The is XviD Codec also known as the Koepis Xvid Codec. The XviD codec, which is essentially an MPEG-4 video codec, distinguishes itself as an open-source research project. It places a strong emphasis on video compression and operates as a collaborative development endeavor.
All of its code is made available under the GNU GPL license. In terms of technical specifications, the Xvid video codec adheres to the MPEG-4 Simple Profile and Advanced Simple Profile standards. Its primary function is to facilitate the compression and decompression of digital video, thereby reducing the necessary bandwidth for video data transmission across computer networks or efficient storage on CDs or DVDs. Likewise see also the Xvid Codec for Potplayer as well as the LAV Filters on here.
Thanks to its exceptional quality, Xvid has garnered widespread acclaim and enjoys extensive usage in various other GPLed applications, such as Transcode, MEncoder, MPlayer, Xine, and many others.
I often find that my older 720p/1080p Xvid encodes still maintain excellent quality when upscaled on a 4k TV. In contrast, the supposedly superior H264/MKV formats tend to look subpar. The outcome can vary depending on the TV brand, but I conducted tests with multiple 4k TVs, including LG, Hitachi, and Samsung, and all the HD videos appeared to be of lower quality compared to the Xvids. However, it’s worth noting that both formats perform admirably on 1080p TVs.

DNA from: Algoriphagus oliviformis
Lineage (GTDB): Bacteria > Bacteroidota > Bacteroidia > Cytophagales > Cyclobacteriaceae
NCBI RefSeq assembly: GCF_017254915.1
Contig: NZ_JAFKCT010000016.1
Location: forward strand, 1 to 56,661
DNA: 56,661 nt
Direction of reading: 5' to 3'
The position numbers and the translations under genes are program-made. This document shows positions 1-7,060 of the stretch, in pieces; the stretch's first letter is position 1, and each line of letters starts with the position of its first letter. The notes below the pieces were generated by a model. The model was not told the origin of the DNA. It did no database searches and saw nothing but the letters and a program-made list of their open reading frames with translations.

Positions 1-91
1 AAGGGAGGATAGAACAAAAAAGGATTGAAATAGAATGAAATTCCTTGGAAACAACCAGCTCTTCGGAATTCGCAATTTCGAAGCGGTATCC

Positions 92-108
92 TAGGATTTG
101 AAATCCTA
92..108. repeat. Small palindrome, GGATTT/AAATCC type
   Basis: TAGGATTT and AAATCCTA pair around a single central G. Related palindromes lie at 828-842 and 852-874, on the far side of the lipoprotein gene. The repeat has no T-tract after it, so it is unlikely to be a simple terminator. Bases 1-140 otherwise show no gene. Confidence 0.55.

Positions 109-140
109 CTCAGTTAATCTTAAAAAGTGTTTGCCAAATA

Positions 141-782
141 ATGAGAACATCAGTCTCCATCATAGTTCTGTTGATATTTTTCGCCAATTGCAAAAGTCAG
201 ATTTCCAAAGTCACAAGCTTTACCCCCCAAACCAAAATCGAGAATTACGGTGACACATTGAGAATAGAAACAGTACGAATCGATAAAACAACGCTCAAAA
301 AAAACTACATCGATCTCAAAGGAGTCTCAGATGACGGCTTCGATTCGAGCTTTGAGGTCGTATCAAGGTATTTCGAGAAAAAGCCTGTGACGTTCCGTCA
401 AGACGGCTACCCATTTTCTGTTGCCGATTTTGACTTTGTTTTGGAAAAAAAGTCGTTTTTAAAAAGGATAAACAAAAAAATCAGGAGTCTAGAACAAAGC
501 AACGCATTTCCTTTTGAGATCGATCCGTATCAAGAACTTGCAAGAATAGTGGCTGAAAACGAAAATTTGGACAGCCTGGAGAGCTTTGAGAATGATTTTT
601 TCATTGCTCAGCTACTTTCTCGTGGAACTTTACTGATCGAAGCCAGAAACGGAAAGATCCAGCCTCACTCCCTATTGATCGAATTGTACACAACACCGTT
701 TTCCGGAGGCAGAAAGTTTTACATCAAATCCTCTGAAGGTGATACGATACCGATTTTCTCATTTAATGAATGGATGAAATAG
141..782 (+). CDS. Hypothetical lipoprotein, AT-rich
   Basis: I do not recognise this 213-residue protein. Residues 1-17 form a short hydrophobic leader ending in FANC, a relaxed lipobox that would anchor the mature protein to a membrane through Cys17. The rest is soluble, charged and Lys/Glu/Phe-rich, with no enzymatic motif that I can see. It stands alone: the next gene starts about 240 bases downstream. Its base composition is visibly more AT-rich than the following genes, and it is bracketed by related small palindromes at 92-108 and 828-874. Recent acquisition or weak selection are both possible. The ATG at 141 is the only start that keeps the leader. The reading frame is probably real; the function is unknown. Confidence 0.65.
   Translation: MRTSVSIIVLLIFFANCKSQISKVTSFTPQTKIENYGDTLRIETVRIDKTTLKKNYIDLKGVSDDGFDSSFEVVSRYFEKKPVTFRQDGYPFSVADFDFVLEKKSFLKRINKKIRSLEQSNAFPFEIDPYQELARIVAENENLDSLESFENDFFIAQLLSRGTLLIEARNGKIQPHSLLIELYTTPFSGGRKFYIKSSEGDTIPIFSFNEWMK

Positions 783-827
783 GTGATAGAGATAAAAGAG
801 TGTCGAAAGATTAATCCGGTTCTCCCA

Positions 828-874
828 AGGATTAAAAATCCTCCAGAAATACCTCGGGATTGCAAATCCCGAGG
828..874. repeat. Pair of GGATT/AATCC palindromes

Koepis Xvid Codec
It’s crucial to understand that 4k TVs are optimized for pristine sources like H265 and AV1, and they are less forgiving when it comes to other formats. Developers face limitations due to the restrictive nature of the SAP (Simple Advanced Profile) at this point. In my perspective, version 1.2.2 was the pinnacle for Xvid. This because the subsequent 1.3x builds have been rather disappointing with their cluttered installers. This is also known as the Koepis Xvid Codec. Note also the 3ivx on here.
There used to be an Xvid 1.2.2 VAQ-based Win10 build designed for 32-bit systems. This is compatible with XP onwards, available on Xvid ru-board. However, this site no longer allows downloads or may have become an abandoned webpage with outdated information. Fortunately, you can find the 64-bit version on videohelp.
If you can’t do the other stuff I mentioned, you might want to try Koepi’s final 1.2.2 version of Xvid. It’s like a classic version that keeps things simple and works well.
The newer 1.3 versions of Xvid had some extra stuff added, like the variance AQ patch which was supposed to make things better but actually made some things worse. Even Koepi, the person who made these versions, wasn’t happy about all the extra stuff. Lastly also see the DivX H.264 Decoder and ASF Codec and MPEG-4 as well as on here.
So, if you could take out all the extra things from Xvid 1.3.7 and make the installer smaller, like 1MB or less, it would still be a really good codec.
Version: 1.3.7 (December 28, 2019)